As ThinkProgress has repeatedly noted, the right-wing has used the failed terrorist attack by Nigerian Umar Farouk Abdulmutallab to renew calls for greater ethnic profiling of Muslims. “There should be a separate line to scrutinize anybody with the name Abdul or Ahmed or Mohammed,” said conservative talk radio host Mike Gallagher on Fox News last week.
But when David Gregory asked former Bush CIA director Michael Hayden on Meet The Press today if we are “effectively ethnically profiling” potential terrorism suspects, Hayden pushed back against the idea of ethnic profiling as a solution:
HAYDEN: I’m not quite sure the context in which you’re asking the question David about ethnically profiling, but with regard to intelligence…
GREGORY: Isn’t there a profile of who we think the terrorists are?
HAYDEN: Of course there is, but it’s based more on behavior. I mean, for example, the individual in question here, Abdulmutallab, I mean he would not have automatically fit a profile if you were standing next to him in the visa line at Dulles, for example. So it’s the behavior that we’re attempting to profile. And it’s the behavior, these little bits and pieces of information that were in the databases that we didn’t quite stitch together at this point in time. But it wasn’t a question of ethnicity or religion. Those are contributing factors, but it’s what people do that we should be paying attention to.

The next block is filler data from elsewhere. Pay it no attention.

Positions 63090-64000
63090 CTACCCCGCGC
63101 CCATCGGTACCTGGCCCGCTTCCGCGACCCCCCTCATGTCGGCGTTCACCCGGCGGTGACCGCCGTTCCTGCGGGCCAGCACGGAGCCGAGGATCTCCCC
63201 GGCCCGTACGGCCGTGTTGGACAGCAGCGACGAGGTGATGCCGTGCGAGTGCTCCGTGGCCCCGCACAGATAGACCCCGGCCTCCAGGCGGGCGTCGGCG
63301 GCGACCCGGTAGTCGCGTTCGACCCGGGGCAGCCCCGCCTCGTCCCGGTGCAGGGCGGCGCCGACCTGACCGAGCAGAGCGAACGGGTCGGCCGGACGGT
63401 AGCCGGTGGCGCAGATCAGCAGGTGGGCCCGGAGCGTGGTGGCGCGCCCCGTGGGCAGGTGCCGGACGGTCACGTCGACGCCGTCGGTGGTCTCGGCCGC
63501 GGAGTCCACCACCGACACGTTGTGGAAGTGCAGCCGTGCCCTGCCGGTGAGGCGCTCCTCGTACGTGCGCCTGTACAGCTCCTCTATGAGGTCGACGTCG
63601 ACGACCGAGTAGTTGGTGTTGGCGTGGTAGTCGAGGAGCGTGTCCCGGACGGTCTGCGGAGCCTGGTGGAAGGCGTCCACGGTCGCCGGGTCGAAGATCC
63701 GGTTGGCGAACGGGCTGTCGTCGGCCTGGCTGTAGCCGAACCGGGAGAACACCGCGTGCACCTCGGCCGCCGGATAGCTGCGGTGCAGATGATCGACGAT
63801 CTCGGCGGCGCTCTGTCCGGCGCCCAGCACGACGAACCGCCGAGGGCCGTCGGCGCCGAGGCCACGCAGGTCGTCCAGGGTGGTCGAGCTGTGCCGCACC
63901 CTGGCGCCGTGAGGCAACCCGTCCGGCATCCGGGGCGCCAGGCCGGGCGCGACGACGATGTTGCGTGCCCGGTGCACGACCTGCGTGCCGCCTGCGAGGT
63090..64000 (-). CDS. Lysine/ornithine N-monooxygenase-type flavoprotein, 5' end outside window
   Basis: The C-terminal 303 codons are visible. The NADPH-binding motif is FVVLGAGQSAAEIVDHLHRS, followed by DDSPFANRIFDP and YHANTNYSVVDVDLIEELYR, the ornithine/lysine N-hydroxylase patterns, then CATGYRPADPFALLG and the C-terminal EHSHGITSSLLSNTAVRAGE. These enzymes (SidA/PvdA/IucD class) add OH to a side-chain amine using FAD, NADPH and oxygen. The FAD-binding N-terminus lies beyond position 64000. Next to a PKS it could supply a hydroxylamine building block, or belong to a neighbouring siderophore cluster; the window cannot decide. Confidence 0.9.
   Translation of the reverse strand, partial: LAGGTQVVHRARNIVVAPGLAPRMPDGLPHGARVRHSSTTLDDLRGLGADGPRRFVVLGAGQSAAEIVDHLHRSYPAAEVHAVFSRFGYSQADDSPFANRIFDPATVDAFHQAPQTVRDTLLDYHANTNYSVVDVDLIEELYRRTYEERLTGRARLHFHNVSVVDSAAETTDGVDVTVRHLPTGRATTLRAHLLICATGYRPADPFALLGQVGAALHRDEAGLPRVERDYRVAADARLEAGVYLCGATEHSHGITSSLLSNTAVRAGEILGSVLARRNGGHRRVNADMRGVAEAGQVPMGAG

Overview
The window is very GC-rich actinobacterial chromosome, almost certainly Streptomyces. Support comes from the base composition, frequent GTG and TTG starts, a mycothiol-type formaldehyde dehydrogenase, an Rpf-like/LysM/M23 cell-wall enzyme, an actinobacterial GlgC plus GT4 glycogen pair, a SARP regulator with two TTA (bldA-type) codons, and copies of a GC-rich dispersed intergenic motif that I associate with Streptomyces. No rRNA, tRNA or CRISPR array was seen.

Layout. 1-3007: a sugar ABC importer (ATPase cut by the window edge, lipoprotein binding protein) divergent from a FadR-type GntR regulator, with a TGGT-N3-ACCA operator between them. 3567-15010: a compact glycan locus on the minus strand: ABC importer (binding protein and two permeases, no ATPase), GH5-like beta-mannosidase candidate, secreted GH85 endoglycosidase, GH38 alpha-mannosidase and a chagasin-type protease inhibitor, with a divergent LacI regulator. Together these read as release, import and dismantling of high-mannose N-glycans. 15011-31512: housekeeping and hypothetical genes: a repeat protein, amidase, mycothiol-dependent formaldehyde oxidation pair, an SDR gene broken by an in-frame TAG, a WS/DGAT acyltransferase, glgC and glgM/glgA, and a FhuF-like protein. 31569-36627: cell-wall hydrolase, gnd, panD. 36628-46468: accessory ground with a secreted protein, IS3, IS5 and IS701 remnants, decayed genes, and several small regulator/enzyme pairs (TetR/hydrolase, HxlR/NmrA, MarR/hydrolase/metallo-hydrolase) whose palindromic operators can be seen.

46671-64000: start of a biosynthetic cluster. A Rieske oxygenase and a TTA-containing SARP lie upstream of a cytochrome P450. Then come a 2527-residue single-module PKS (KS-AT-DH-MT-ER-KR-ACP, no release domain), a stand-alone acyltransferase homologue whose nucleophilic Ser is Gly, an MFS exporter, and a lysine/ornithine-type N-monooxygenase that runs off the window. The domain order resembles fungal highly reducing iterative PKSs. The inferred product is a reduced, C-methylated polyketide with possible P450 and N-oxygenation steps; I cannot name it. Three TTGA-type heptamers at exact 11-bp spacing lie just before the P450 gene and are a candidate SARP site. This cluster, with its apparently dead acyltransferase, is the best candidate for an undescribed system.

Unsatisfied, Gregory pressed his point to former Bush Homeland Security secretary Michael Chertoff, saying that counterterrorism officials have told him that religion and ethnicity are more than “contributing factors” because “90 percent” of “these terrorists” are “Islamic males between the ages of 20 and 30.”
But Chertoff pushed back, arguing that “relying on preconceptions or stereotypes is actually kind of misleading and arguably dangerous.” Chertoff noted that al Qaeda has intentionally recruited people “who don’t fit the stereotype.” Watch it:
Earlier this week, Chertoff told NPR that Abdulmutallab’s case “illustrates the danger and the foolishness of profiling because people’s conception of what a potential terrorist looks like often doesn’t match reality.” “I think it’s not only problematic from civil rights’ standpoint, but frankly,” Chertoff said, “I think it winds up not being terribly effective.”